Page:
Measurement solution for siloxane measurement in land-fill gas via FTIR - Monitoring and Testing

What are siloxanes?

The generation of electricity from municipal digesters and land fill is of increasing interest, as the biogas generated is a form of renewable energy. Organosilicon compounds are often present in products such as shampoo and cosmetics, as well as industrial products and lubricants, and they move into land-fill. These volatile compounds find their way into land-fill or digester gases as siloxanes.

Problems caused by siloxanes

Siloxanes are low-level hazards to the atmosphere in terms of their emissions, however when they are combusted in gas engines the hard silica that is produced is very harsh to the moving parts of the gas engine. Ultimately this increase maintenance cost and gives a lower energy output, making the generation of power less efficient. With this ever-growing market, the need for analysis of the siloxane content of the biogas pre-generator is important. A land-fill gas plant operator can determine the amount of siloxane removal of the pre-combustion feed gas. This enables a more cost-effective cleaning system to be employed. They can also determine whether an existing clean-up system is operating effectively.

atmosFIR Solution

There is currently no standard method for gaseous siloxane measurement and to date no on-line gas process monitoring system. The usual method of gas analysis has involved the extraction of a sample gas, via bag or cylinder, and analysis off-plant. Sampling losses of siloxanes inevitably occur, as the sample can be adsorbed on to the sample container wall. The common method of analysis is absorbing into a liquid and analysis via GC-MS or GC-FID, but this is not a direct reading of the gaseous sample.

Protea has developed an analytical model for our atmosFIR FTIR gas analyser that allows speciation of siloxanes on-line. The full spectrum technique of FTIR also allows for the measurement of the main gas components, CH4, CO2, NH3 etc. A range of common siloxane and other species found in land-fill gases has been identified, see Table 1. The siloxanes present can vary from different land-fill sites, different sewage plants and other sources, but Protea has found this list to cover most straight and cyclic siloxane compounds present. Trimethylsilanol, while not a siloxane, can lead to siloxane formation and is so included in the analytical model.

Although absorption features of the siloxane groups are similar, there are small changes in response due to the underlying vibrational frequency difference of the molecules. This enables us to “fingerprint” each species of siloxane and generate an accurate analytical model of the biogas process.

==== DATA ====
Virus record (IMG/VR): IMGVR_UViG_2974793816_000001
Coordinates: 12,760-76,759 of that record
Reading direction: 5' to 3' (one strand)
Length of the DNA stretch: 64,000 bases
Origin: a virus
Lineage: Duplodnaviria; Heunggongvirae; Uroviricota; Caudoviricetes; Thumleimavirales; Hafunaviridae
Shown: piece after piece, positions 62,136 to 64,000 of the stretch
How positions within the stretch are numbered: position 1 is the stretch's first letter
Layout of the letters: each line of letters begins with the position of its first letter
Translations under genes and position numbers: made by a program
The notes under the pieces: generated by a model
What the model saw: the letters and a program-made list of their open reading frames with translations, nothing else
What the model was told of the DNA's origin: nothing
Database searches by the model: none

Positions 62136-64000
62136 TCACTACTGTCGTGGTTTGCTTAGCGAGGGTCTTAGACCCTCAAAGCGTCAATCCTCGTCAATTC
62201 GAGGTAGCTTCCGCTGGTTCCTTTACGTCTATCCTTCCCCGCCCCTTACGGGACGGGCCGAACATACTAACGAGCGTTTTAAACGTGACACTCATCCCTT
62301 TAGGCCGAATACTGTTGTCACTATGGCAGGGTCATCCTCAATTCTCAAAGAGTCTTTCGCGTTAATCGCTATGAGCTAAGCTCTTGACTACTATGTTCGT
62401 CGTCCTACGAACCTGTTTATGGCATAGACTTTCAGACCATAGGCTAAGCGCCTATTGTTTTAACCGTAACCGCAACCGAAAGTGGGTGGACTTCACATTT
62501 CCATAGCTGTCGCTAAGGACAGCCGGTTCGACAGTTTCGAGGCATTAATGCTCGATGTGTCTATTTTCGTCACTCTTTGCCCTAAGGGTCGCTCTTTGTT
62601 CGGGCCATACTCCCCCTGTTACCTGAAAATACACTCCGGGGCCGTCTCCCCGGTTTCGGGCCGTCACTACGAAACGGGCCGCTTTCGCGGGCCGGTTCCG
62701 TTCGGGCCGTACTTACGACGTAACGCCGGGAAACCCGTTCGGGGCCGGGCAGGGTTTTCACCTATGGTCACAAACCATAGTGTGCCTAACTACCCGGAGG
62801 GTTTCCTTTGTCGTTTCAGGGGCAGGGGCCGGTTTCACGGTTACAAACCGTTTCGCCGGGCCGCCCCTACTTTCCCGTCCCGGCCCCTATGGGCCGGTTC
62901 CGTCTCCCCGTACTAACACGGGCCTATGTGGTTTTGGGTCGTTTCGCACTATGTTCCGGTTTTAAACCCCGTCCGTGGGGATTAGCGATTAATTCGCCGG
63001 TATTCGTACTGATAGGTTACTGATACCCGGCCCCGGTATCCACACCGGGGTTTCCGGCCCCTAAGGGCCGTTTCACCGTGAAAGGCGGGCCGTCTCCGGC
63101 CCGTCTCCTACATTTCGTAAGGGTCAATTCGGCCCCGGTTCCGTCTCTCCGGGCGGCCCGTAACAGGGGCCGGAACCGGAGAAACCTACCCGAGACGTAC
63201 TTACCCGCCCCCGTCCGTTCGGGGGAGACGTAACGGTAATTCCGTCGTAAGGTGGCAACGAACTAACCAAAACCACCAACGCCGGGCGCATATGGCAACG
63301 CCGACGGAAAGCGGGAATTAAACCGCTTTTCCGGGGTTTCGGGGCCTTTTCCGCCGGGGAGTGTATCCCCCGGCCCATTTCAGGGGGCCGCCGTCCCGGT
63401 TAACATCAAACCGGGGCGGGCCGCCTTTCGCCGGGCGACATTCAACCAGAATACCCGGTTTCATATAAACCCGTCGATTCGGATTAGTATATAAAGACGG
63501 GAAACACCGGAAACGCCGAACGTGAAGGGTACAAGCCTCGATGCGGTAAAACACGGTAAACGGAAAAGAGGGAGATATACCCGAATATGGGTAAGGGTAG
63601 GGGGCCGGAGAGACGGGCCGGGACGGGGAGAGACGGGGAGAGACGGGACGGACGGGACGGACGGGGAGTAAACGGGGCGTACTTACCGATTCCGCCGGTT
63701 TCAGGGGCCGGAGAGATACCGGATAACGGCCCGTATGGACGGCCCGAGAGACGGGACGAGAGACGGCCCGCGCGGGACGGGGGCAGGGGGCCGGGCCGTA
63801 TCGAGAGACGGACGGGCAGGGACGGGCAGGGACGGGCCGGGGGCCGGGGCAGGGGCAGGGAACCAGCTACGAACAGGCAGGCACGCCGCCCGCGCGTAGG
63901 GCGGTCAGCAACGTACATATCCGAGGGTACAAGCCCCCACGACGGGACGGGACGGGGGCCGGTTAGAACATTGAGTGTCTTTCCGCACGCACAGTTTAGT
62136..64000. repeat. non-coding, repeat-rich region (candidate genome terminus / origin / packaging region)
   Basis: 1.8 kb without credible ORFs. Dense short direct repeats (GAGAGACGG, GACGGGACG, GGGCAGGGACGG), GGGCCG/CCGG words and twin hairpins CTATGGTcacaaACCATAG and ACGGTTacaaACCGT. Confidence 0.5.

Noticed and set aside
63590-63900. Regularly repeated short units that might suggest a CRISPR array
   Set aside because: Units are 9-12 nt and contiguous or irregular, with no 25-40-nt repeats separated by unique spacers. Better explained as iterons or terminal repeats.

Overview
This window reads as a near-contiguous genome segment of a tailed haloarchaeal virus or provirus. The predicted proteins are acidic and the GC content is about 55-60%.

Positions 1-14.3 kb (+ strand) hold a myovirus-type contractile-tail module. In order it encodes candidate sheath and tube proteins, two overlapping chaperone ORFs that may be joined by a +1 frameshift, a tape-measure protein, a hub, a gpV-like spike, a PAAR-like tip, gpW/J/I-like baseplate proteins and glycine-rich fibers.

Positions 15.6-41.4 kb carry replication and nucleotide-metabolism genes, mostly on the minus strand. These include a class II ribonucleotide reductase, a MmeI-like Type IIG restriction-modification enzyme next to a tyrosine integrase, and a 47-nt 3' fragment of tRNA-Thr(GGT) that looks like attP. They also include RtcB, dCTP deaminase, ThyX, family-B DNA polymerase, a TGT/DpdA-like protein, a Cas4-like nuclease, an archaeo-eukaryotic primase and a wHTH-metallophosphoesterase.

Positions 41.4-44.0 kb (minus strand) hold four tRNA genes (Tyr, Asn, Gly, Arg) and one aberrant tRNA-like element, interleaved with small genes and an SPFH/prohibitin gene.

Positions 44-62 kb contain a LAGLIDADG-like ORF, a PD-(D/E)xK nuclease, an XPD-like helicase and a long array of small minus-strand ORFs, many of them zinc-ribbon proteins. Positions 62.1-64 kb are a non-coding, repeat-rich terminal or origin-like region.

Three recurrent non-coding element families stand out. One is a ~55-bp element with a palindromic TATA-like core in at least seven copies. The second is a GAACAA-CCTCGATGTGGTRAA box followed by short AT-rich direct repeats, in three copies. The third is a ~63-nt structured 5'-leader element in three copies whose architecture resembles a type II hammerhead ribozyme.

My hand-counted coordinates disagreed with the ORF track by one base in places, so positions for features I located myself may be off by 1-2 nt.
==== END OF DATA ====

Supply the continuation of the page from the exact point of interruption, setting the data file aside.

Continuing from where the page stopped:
The measurement of siloxanes in the Mid-IR spectrum is in the absorption region 850 – 1250cm-1. Here we find the IR absorptions due to the Si-O stretch, with interference from CH4 at a minimum


Protea prides itself on the generation of accurate calibration information, and on incorporating this into an application specific chemometric model for the application. For siloxane analysis we use PLS modelling techniques, which are able to find the subtle differences in our calibration spectra, and then use this information to predict concentrations. Thus allowing speciation and quantification of each siloxane.

In addition we also model the interfering responses due to CH4 and CO2, to allow us to accurately account for the overlapping absorbances of background gases.


Protea’s atmosFIR FTIR analyser can be supplied with the suitable performance specifications for each application. The detection limits for this standard siloxane analysis model are summarised in Table 2. These values are calculated using our standard product. For customers with specific needs these can be improved upon by making modifications to the hardware and data collection parameters. atmosFIR FTIR analyser use DTGS detectors for siloxane measurements. Other FTIR systems employ the temperature cooled MCT variety of detectors. These MCT detectors have a limited IR detection range and cannot detect all the absorption peaks due to siloxanes. In order to analyse spectral absorptions below 950cm-1, MCT detector require cryogenic cooling – not ideal for fixed, hasslefree continuous monitoring.


Resulting data from online runs on land-fill gives the predominant siloxane species in this case to be D4, Octamethylcyclotetrasiloxane, with traces of other siloxanes.

Protea’s continuous monitoring systems can be set-up to read speciated siloxanes or Total Siloxanes, whichever is most required. As well as the siloxane measurement, the quantification of background gases of CH4 and CO2 helps to control and improve the overall biogas process.

With the power of atmosFIR, we can also identify other species present in biogas, such as NH3 and sulphurous compounds such as H2S and Mercaptans. This provides the complete analytical tool for the biogas plant.